MEMPHIS, Tenn. – The National Cotton Council (NCC) is very appreciative of Congress, President Donald Trump and Agriculture Secretary Sonny Perdue for their efforts on the new farm law.
The President signed the Agriculture Improvement Act of 2018 (Farm Bill) into law today in a Washington, DC, ceremony attended by NCC Chairman Ron Craft, a ginner from Plains, Texas. Last week, the Senate passed the bill by an 87-13 vote, and the House followed with a 369-47 vote. The votes represent some of the largest, bipartisan margins in history in support of a farm bill.
“The commitment to farmers by Congress, especially the Cotton Belt Members who supported the farm bill, and the Administration to get this farm law into place this year will enable our nation’s farmers to continue producing safe, abundant, and affordable food and fiber,” Craft stated. “Their persistence on and support of this legislation means the continuation and enhancements of a much-needed safety net. I know this is especially crucial for U.S. cotton producers as many are still dealing with natural disasters that occurred this growing season while others will undoubtedly face other harmful weather events ahead.”
Craft said going forward, the new farm law, which was forged within existing budget resources, will provide U.S. farmers with stability and help them better manage their risk not only from weather events but swings in commodity prices and other global marketplace situations such as the current retaliatory trade tariffs on U.S. agricultural products.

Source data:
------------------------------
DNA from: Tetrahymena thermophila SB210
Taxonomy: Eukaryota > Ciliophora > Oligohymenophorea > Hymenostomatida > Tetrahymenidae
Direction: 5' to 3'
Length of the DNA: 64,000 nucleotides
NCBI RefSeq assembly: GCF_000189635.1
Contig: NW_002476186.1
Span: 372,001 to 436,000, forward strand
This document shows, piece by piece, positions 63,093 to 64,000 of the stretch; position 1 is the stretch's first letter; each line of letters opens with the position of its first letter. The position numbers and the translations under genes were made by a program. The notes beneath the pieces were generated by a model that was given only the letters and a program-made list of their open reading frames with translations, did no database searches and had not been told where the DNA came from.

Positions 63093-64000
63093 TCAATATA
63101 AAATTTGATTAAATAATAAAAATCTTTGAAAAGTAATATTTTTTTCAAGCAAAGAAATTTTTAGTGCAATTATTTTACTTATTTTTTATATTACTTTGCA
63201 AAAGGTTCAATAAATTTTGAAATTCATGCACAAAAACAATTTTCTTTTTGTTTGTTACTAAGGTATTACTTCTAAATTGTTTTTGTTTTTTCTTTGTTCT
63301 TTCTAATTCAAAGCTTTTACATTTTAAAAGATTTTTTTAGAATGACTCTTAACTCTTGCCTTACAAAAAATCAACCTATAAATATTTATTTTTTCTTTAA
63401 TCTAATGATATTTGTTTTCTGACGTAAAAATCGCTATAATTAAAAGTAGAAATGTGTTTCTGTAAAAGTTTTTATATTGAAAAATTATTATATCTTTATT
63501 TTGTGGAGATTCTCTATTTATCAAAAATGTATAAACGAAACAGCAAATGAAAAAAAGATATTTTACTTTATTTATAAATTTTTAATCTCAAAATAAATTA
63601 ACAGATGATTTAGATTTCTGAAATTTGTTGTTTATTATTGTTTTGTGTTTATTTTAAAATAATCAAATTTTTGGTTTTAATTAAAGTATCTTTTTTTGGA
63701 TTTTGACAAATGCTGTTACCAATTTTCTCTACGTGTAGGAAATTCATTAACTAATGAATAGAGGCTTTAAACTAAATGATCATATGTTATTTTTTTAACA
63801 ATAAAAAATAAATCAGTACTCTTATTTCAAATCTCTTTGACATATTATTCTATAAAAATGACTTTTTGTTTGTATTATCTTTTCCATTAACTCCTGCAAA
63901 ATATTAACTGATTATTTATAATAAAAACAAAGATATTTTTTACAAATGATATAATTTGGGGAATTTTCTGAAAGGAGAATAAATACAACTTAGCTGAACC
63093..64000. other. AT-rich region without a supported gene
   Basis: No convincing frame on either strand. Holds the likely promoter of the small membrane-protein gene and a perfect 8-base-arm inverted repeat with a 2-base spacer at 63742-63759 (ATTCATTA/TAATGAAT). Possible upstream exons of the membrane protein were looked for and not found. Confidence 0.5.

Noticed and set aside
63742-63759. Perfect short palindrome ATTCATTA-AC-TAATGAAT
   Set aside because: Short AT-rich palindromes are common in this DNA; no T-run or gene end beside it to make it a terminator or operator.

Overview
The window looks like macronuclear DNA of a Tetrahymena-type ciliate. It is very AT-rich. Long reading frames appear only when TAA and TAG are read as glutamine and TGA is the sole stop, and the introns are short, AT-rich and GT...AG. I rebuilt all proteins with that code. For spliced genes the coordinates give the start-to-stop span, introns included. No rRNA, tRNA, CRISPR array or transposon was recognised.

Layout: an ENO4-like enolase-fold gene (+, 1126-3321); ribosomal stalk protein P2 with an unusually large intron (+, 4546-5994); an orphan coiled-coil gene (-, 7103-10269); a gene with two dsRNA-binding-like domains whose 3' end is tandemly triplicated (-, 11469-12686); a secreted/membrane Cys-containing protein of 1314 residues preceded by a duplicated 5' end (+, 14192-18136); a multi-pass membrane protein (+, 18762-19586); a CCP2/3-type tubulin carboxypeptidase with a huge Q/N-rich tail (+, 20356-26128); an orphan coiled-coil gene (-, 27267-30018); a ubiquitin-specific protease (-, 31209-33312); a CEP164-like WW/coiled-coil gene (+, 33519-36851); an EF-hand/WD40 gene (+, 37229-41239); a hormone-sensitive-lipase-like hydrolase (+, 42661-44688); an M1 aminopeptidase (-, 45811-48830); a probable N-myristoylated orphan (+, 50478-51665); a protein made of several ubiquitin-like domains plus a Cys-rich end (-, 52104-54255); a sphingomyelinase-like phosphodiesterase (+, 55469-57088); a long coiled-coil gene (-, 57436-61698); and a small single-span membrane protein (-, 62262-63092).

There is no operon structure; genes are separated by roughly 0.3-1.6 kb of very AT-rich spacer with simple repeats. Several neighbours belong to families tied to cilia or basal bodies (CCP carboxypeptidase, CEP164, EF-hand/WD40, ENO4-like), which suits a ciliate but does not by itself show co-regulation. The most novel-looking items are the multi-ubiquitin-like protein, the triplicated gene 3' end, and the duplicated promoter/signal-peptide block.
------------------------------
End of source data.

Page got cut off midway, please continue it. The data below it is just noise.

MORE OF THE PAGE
The new farm law includes many of the U.S. cotton industry’s policy priorities – continuation of the Seed Cotton ARC/PLC program, full access to the marketing loan program, full funding for textile competitiveness programs, effective crop insurance products, no reduction in arbitrary payment limits, and addressing overly restrictive family farm eligibility requirements. This adjustment to the 'family definition' for farm programs will help resolve the unintended and punitive restrictions that resulted from the 'actively engaged' changes made by the 2014 farm law and ensure that all family farms are treated equitably. In addition, the bill includes a yield update opportunity for all producers that will better align program yields with current production levels. Report language attached to the new farm law encourages USDA to work with the cotton industry to make administrative changes in the cotton warehouse and shipping provisions to help ensure the timely flow of cotton to the marketplace.